Mere Anarchy

by Bruno Dias profile

Fantasy
2015

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Number of Reviews: 5
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3 of 3 people found the following review helpful:
Anarchy in a grungy magic world, June 6, 2016
by MathBrush
Related reviews: 15-30 minutes

This games, an entrant in last year's Spring Thing, is an Undum game (meaning you can click on links to advance the story, graphics are included, and the story can be scrolled back to see what came before.

The story is about a small group of anarchists rebelling against an oppressive hierarchy. While the game uses magic, it feels more like a stand-in for power that allows the author to discuss class struggle in an attention-grabbing way.

I feel like this game has something to say, and does so in a way that deserves attention.


1 of 1 people found the following review helpful:
Strong work of fiction with some limitations in game design, December 28, 2015
by streever (America)

Mere Anarchy is a fairly short work of solid prose writing and descriptions.

Dias leads the reader through a hidden world of magic, where class divisions and privilege allow murder with impunity, and the upper class, elite, wizards practice a might makes right ethos.

The basic plot points seem fairly fixed; most choices seem to resolve more around how you see your actions. Are you seeking revenge or justice? Do you have an optimistic view or a nihilistic view? Much of the story is told through hints and style, creating a sense of curiosity and wonder.

Thematically, the story is reminiscent of Neil Gaiman's Neverwhere or China Mieville's Kraken; the class conflicts and hidden world concepts in particular work well in this format and with this type of spare storytelling.

There are a few game elements; a meter tracks your inventory and status, which includes descriptions like "Cautious", "Healthy", and "Steady". I didn't find much utility in these stats, but I suppose they add something to the overall feel and flavor; this is ultimately the only area of criticism in this otherwise excellent work. I'm not sure why it's an interactive story and not a short story; the style and prose would provide for an engaging short story that would likely find a larger audience outside of the world of interactive fiction. This criticism could apply to many works of interactive fiction; it stuck out here because the game elements felt grafted on. I do think it's a strong work of interactive fiction, and the interactive elements work and feel solid; it's the UI elements that felt a little off.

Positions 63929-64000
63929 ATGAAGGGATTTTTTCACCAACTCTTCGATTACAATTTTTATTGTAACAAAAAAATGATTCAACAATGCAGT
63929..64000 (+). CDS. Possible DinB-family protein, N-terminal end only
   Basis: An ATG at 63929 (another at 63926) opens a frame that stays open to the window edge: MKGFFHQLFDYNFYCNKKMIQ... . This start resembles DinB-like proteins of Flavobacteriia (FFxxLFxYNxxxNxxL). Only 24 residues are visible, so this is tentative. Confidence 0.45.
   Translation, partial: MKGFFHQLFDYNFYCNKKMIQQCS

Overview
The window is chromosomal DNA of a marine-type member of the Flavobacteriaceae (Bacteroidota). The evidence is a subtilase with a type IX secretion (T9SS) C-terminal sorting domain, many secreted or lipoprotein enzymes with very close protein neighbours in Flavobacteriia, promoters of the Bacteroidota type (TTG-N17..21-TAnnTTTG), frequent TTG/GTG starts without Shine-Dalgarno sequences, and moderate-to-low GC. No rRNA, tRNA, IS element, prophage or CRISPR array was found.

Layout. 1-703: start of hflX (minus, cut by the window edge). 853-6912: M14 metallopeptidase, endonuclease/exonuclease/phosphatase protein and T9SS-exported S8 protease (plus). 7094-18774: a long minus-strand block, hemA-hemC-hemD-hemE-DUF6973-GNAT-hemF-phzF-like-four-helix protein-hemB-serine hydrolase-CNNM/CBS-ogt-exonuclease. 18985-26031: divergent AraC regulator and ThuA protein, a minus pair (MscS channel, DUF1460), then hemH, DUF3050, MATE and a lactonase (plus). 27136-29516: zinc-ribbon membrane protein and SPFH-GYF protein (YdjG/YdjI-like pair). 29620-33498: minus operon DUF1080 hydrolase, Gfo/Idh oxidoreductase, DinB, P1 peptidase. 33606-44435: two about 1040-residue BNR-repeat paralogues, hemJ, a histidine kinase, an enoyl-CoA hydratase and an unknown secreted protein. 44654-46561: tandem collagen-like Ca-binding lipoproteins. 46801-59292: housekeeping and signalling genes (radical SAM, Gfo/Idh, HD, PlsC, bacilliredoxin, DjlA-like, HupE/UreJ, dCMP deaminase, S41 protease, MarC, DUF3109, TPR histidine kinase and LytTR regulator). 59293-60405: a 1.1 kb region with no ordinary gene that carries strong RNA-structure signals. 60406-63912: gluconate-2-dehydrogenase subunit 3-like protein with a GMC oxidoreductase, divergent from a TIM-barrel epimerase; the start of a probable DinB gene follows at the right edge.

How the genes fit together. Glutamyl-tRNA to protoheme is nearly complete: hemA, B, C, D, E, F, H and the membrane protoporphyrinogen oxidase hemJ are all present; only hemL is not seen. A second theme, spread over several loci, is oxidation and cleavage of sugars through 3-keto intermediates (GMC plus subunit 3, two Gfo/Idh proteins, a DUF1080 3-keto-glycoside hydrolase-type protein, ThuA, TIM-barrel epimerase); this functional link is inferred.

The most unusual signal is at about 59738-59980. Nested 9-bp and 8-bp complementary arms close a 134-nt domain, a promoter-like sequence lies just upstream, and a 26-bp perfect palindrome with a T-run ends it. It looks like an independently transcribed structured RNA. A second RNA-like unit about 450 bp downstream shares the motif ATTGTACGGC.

This piece is still strongly recommended; well-written, compelling, and engaging, I suspect this story could appeal to anyone.


2 of 2 people found the following review helpful:
Fascinating Interactive Short Story, April 11, 2015
by Matt W (San Diego, CA)

I highly enjoyed this interactive short story. It really shows what you can do with strong writing, a fascinating idea, and Undum's elegant interface. Dias does a great job of hinting at a rich world filled with intrigues and dark machinations whose exploration lies beyond the scope of the story, but pervades it. The writing is dense and evocative, kind of Mievillian, but without Dr. Mieville's more unrestrained excesses of prose. I played through a couple of times and enjoyed seeing the different vignettes fit themselves into the larger story. I would love to read more stories, interactive or not, written in this setting. This is a great, enjoyable piece of fiction.



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